Message from the Editors (continued) In preparation for the AGM, the newsletter provides updates from the Portfolio Groups of the PME International Committee (PME IC) who organise the activities of PME on behalf of all of us members. The upcoming conference provides opportunities at the Policy Meeting and the AGM to discuss all the things that the Portfolio Groups are doing for PME. Also in this issue you can find reports from the PME Special Projects and an invitation to the first PME Regional Conference. Our thanks go to all the colleagues who organized these activities for PME.

The Newsletter is completed by a reflection on attending PME 41 in Singapore, and a reminder about the Announcements Forum on the PME website. We hope that you enjoy this issue of the newsletter and find it informative and thought-provoking. Maike Vollstedt, Igor' Kontorovich & Keith Jones Feedback on the newsletter is always welcome! (



PME 42

Update on the upcoming PME conference three Research Forums, 14 Working Groups, one Seminar, and many Research Reports, Oral Communications and Poster Presentations. The conference provides for challenging and intellectually-stimulating conversations amongst participants for the entire span of the conference. The social programme of the conference has been carefully put together so that all conference participants can experience the de-lights of Swedish culture and hospitality. Ewa Bergqvist and Magnus Österholm, PME 42 LOC co-chairs Welcome to Umeå and PME 42! The Local Organizing Committee of the 42nd Annual Meeting of the International Group for the Psychology of Mathematics Education looks forward to welcoming you to PME 42 held in in Umeå, Sweden, from July 3 to July 8, 2018. The conference is hosted by Umeå University, Sweden. The university was founded in 1965 and is Sweden’s fifth oldest university. The theme of the conference is “Delight in Mathematics Education” and it refers to the joy, pleasure, and beauty in both mathematics and mathematics education. It includes issues on how both teaching and learning mathematics can be fun, meaningful, and inspiring, for teachers as well as for students. The theme also encompasses how mathematics and mathematics education can connect to individual students and teachers; for example, through aspects of motivation, creativity, and usefulness, and how individuals can see themselves as able in mathematics.

Umeå University Campus

The light (de-light) in the conference theme also alludes to the truly magical summertime in the north of Sweden. The lovely bright summer nights, when the sun barely sets, and it is just as light in the late evening as it is in the middle of the day, make a truly spectacular experience that no visitor can ever forget. The scientific programme of the conference comprises plenary lectures by four eminent scholars, a plenary panel that takes the challenge of what needs to come first, positive feelings or high performance,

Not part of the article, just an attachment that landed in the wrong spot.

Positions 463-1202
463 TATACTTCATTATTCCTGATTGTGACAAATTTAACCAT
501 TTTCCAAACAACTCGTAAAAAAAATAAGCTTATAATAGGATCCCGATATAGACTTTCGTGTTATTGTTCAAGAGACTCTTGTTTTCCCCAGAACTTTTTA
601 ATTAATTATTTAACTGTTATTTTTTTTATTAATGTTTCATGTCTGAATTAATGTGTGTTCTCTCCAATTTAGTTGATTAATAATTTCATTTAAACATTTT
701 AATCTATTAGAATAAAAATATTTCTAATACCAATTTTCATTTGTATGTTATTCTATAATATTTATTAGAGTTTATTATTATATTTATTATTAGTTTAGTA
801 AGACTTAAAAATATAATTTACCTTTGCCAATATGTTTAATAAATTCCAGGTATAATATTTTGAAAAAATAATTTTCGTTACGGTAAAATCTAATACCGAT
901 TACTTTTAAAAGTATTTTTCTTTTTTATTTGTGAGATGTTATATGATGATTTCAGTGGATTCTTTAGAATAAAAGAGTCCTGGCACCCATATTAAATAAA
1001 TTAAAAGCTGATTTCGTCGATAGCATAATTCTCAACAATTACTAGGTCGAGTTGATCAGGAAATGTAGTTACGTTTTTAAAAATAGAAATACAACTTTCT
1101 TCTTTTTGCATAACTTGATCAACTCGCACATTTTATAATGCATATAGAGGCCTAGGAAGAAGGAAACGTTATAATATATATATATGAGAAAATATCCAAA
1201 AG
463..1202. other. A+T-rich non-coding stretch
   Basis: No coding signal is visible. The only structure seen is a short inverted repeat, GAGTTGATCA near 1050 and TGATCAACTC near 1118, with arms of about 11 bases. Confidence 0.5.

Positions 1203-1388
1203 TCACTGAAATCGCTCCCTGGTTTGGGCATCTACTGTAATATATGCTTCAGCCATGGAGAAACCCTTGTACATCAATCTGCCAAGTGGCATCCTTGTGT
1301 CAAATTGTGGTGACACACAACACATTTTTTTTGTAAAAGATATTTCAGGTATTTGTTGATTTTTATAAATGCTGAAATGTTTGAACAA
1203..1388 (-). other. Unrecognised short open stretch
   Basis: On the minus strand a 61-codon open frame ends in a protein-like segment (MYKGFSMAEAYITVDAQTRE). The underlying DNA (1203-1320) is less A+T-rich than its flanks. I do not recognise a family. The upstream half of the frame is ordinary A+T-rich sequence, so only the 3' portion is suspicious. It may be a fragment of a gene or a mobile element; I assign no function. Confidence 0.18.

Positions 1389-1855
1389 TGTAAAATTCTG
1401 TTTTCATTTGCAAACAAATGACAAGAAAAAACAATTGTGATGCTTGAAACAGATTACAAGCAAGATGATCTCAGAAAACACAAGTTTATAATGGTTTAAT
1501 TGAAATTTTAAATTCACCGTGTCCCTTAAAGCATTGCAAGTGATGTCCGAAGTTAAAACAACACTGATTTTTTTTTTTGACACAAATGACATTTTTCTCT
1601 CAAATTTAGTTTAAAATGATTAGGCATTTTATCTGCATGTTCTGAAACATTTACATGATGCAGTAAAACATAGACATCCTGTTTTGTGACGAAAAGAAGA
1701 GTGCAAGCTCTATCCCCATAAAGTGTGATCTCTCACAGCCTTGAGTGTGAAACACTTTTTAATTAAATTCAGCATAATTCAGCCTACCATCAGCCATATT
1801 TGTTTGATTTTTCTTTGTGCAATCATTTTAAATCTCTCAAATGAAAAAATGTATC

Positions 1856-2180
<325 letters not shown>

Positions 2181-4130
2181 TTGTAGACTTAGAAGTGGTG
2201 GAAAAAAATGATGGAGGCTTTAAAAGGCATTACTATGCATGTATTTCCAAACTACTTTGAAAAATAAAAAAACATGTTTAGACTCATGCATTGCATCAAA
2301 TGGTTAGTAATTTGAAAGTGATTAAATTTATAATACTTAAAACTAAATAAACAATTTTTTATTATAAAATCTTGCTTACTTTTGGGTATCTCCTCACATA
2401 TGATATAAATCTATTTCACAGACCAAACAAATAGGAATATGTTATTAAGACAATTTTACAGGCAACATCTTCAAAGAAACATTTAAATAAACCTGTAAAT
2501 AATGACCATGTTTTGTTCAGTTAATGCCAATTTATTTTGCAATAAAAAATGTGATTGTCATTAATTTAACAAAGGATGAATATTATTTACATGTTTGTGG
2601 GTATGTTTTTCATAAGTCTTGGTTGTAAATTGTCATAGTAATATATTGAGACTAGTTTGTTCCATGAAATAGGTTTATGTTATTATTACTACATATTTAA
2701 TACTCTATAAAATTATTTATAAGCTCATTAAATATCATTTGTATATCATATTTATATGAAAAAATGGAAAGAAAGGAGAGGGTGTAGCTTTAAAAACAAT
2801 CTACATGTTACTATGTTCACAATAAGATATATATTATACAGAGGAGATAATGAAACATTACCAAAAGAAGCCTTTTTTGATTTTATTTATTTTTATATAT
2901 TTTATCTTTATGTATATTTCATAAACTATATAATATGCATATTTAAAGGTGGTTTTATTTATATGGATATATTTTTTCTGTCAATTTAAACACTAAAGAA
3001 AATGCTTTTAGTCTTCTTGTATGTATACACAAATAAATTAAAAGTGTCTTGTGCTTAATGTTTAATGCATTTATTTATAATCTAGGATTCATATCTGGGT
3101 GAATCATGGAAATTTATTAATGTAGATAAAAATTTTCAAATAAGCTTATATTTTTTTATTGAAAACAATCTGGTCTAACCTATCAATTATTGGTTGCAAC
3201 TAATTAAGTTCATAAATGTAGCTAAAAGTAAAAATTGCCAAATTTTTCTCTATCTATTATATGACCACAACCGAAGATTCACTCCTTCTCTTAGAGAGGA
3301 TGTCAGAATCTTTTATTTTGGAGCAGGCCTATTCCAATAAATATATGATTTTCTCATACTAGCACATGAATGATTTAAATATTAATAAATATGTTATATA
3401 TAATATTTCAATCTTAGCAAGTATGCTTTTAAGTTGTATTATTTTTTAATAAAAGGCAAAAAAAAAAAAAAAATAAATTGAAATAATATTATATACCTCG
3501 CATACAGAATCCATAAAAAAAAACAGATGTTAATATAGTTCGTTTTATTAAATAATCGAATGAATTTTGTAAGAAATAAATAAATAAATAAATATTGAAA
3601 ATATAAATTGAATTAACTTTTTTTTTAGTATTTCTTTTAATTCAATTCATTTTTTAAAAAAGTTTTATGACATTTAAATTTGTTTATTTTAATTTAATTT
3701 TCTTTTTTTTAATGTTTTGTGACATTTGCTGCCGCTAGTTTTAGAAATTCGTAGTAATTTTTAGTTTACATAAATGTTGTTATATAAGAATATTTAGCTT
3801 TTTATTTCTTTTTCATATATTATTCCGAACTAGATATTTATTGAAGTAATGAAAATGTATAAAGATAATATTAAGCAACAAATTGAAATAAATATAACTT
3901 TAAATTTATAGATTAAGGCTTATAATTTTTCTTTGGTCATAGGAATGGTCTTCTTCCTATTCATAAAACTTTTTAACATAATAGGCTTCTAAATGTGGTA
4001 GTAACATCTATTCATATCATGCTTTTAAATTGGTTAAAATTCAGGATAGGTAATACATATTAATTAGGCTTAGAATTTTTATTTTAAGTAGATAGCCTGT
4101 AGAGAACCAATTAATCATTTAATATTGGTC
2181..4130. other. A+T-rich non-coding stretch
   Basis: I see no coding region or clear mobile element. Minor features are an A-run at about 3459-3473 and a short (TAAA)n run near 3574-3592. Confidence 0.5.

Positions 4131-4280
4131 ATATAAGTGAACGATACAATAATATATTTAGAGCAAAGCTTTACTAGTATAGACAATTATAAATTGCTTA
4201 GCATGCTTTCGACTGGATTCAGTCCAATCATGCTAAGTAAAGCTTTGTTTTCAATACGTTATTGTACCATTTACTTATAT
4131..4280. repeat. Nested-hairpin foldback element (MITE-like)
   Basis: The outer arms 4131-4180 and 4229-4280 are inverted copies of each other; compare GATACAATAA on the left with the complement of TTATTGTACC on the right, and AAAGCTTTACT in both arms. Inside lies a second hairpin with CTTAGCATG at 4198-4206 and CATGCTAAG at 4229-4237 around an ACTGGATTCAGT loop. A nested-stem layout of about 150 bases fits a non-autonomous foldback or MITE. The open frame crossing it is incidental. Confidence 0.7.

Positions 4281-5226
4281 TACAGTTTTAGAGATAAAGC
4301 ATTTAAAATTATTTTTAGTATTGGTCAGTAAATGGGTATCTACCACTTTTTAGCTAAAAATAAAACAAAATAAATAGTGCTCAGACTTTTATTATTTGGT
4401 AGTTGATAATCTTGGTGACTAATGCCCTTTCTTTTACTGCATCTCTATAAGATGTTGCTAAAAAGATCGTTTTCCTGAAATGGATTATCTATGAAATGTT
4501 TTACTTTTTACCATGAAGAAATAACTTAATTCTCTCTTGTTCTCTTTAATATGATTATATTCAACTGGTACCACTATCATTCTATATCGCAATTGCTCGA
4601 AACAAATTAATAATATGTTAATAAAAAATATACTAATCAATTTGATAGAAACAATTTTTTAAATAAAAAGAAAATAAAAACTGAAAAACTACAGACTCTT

Umeå city and river



Introducing the Plenary Speakers Kim Beswick I am Professor of Mathematics Education at the University of Tasmania, Australia I have attended a total of eight PME conferences beginning in 2004 in Bergen. Contributions have included 10 research reports, 3 working/discussion groups, and chairing and co-editing the proceedings of the 39th PME conference in 2015 in Hobart. I finish my term on the International Committee at PME 42. My research interests centre on the beliefs and knowledge that underpin the practice of teachers of mathematics and how professional learning can provide a catalyst for change. I am particularly interested in how teacher beliefs and knowledge relate to teacher expectations of and aspirations for their students. Recent research projects have focussed on these areas in the context of Science, Technology, Engineering and Mathematics (STEM) and, most recently, the role of school principals in leading STEM in their schools. My talk at PME 42 explores links between teacher beliefs about different categories of their students and other aspects of their practice, and examines the implications for the opportunities afforded students to experience and enjoy mathematics. I draw upon established understandings of belief systems and more recent ideas from complexity, and suggest ways in which it might be possible to influence teachers’ beliefs. Markku Hannula I am Professor of Mathematics Education in the Faculty of Educational Sciences, University of Helsinki, Finland, and a Visiting Professor at Volda University College, Norway. My first PME was PME 21, which was organized in Lahti, Finland in 1997. I remember I loved Shlomo Vinner’s plenary. Even more I was excited by the possibility to take part in profound discussions with international colleagues who were welcoming me as one of them (special thanks to Laurinda and David). I have attended 17 PME conferences in total. I served on the PME